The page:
And so we add three new pieces (original 3: thread of execution, memory/variable environment, call stack):

  1. Web Browser APIs/Node background threads (like Timer (setTimeout))
  2. Callback/Message queue
  3. Event loop

👍 The stuff from the callback queue (meaning coming from the browser API) won't get added to JS's call stack until the call stack is empty.

  • The second argument of setTimeout tells you for how long, at the minimum, you will delay the execution for.

🤔 What are the rules for executing asynchronously delayed code?

  1. Hold each deferred function in a queue (the Callback Queue) when the API 'completes.'
  2. Add the function to the Call stack (i.e., execute the function) ONLY when the call stack is totally empty (Have the Event Loop check this condition).

🤔 What is an event loop?

  • It's the thing constantly checking whether the call stack is empty - this includes finishing anything happening in the global execution context - so that you can add the functions from the callback queue to it.

🤔 When would you use Browser API (to avoid blocking the JS thread)?

  • A timer to finish running
  • New information from a server (Ajax)
  • Indication that a portion of the page has loaded
  • User interaction (clicks, mouseovers, drags)
  • Writing/Reading to the File system (Node)
  • Writing/reading database (Node)

OOP JavaScript permalink

🤔 What are some of the benefits of OOP?

  • easy to add features and functionality
  • performant (efficient in terms of memory)
  • easy to reason about (clear structure)

🤔 What are the different ways of declaring an object?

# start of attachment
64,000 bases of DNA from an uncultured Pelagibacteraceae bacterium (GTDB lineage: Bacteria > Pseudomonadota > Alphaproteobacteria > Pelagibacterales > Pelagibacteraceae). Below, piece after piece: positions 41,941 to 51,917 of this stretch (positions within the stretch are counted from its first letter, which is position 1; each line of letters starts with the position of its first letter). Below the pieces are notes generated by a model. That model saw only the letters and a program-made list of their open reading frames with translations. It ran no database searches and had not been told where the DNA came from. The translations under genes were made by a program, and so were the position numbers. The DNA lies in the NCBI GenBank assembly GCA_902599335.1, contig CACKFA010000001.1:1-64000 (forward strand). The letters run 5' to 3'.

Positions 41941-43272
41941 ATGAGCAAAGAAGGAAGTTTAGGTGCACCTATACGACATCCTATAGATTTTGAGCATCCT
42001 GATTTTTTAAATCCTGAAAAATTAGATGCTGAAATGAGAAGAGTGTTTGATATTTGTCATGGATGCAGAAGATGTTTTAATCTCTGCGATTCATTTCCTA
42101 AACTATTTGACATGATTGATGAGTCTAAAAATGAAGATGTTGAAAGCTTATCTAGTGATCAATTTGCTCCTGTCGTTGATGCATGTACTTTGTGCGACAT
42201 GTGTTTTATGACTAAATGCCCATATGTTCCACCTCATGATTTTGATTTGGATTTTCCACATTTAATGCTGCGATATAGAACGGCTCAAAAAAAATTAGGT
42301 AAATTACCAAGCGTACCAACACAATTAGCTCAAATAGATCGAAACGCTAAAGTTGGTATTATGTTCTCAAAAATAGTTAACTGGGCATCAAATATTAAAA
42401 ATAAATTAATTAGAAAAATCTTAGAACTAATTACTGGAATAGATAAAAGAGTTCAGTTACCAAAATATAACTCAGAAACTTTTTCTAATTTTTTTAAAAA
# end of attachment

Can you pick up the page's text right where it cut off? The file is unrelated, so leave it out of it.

• writing down the whole object
  • initialize an empty object {} and add stuff with dot-notation
  • using Object.create()
  • create objects using functions (but with that approach, you are duplicating the methods for every object)

2. Using the prototypal nature of JavaScript (__proto__) permalink

function userCreator(name, score) {
  // we are creating an empty object and assigning it's `__proto__` property to userFunctionStore
  // basically making userFunctionStore the parent object
    let newUser = Object.create(userFunctionStore); = name;
    newUser.score = score;
    return newUser;
let userFunctionStore = {
    increment: function() {
    login: function() {
        console.log("You're loggedin");

let user1 = userCreator("Will", 3);

3 using the keyword new (which automates the chaining for us!) permalink

let user1 = new userCreator("Will", 3

When we call the constructor function with new in front, we automate two things:

  1. Create a new user object
  2. return the new user object
function userCreator(name, score) {
    let newUser = Object.create(functionStore);
    newUser = name;
    newUser this.score = score;
    return newUser;
functionStore userCreator.prototype // {};
functionStore userCreator.prototype.increment = function() {
let user1 = new userCreator("Will", 3);

🤯 Functions are just objects that can be run (have some extra functionality bits)!

// aka a constructor function
function User(name, score) {
  // with new `this` becomes {} = name;
    this.score = score;
User.prototype.increment = function() {
User.prototype.login = function() {
let user1 = new User(“Eva”, 9) user1.increment();
// `__proto__` becomes User.prototype

4. Using the class syntactic sugar permalink

class User {
    constructor(name, score) { = name;
        this.score = score;
    increment() {
    login() {
let user1 = new User("Eva", 9);